Water-saving technologies are promoted based on the supposition that a reduction in water inputs per unit of output makes a comparable water-saving. However, this assumption may not be factual for two reasons. First, whether the quantity of water spared by reducing input transforms into real water-saving depends on the destination of the saved water. A significant part of the applied irrigation water percolates to the underlying aquifer, which can be pumped by the same or other farmers for reuse (Figure 1) and hence is not lost or wasted [119]. So, there is a risk of focusing on local efficiency alone and ignoring the return flows [170]. Secondly, based on economic theory [171], water-saving technologies, by adding more value to water, may encourage farmers to use more water as observed by [172] in Pakistan and Yemen where the overall water usage increased significantly [173][174]. Contrasting evidence is also found in the central United States where new technologies reduced water usage [74].

    It is crucial to quantify water extracted and water consumed separately in order to effectively investigate the re-bound effect in irrigation. The usage of extracted water can comprise a consumed part and a non-consumed part. The consumed part may comprise both beneficial and non-beneficial evapotranspiration and runoff or percolation loss that are not recoverable. The non-consumed part comprises parts of the runoff and percolation that are recoverable for further use [120][175]. So, efficiency improvements do not always reduce overall water use; these actually reduce the effective cost of net irrigation encouraging the farmers to achieve more benefit by increasing net irrigation [176][177][178][179].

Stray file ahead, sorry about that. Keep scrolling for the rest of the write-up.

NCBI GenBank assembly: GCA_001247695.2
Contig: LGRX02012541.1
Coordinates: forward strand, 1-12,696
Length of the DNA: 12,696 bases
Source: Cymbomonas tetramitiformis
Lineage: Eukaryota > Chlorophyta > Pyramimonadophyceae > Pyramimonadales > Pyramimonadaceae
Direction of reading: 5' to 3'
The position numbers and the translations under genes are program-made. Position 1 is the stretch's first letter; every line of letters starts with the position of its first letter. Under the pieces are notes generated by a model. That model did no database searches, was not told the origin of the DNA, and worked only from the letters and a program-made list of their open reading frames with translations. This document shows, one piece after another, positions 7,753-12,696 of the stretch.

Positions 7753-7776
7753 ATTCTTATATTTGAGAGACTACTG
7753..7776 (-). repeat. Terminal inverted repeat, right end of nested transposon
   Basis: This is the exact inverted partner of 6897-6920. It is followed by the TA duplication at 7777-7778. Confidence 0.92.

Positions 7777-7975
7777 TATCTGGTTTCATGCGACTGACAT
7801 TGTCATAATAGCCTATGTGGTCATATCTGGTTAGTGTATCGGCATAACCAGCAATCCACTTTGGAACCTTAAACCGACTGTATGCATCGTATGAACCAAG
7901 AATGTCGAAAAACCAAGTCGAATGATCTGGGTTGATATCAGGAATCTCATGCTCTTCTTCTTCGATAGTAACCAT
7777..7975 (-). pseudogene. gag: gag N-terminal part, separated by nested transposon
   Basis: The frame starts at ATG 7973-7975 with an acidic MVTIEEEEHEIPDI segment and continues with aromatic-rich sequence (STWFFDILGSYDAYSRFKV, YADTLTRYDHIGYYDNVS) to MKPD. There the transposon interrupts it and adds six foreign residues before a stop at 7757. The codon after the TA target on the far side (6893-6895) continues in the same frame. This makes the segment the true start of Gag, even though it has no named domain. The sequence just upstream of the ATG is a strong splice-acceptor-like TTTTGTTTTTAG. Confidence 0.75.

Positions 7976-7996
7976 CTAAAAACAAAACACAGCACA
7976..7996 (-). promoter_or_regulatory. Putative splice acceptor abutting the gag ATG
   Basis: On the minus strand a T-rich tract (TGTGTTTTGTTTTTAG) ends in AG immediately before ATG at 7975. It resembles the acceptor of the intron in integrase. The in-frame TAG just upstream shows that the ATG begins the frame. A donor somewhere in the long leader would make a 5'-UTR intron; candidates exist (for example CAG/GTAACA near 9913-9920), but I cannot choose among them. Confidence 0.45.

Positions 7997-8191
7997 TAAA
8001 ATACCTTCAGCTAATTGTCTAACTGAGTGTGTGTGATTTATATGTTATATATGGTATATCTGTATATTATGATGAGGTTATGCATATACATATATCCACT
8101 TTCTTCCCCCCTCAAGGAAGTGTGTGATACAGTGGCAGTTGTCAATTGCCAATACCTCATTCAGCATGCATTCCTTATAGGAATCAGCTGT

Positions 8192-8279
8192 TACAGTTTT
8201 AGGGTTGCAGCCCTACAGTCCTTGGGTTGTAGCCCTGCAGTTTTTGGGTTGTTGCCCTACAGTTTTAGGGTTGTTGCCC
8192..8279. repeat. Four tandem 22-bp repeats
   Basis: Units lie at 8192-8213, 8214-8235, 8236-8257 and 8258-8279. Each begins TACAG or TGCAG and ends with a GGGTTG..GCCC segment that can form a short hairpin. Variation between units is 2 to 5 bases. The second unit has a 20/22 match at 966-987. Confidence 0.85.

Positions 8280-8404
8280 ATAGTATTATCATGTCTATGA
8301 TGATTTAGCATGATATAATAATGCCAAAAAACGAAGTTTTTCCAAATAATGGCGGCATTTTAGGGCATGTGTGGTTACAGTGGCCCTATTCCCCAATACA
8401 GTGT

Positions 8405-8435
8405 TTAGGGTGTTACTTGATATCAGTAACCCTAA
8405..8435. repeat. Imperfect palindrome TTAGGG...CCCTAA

3. Summary and Conclusions

    Manifold attempts have been made in different regions of the world to increase food production for the rapidly growing population since the early 1960s. There has been great success in increasing food production globally but with a tremendous resulting pressure on the production-linked resources, specifically water and soil. The accelerating stress on these vital resources in the EGP raises sustainability concerns regarding agricultural production systems. Researchers and practitioners have been facing these challenges, both locally and regionally, over the last few decades. They have developed resource-conservation technologies as a response to concerns about agricultural sustainability, with basic principles of rebuilding the soil, optimizing inputs for crop production, increasing food production, and optimizing profits [180][181][182]. This review study has summarized the benefits of these technologies, and the scale-dependency and uncertainty of some of the benefits. Also identified are the gaps in current knowledge regarding the conceptual aspects of these technologies to make agriculture sustainable over a large regional scale so as to guide the future research in proper directions.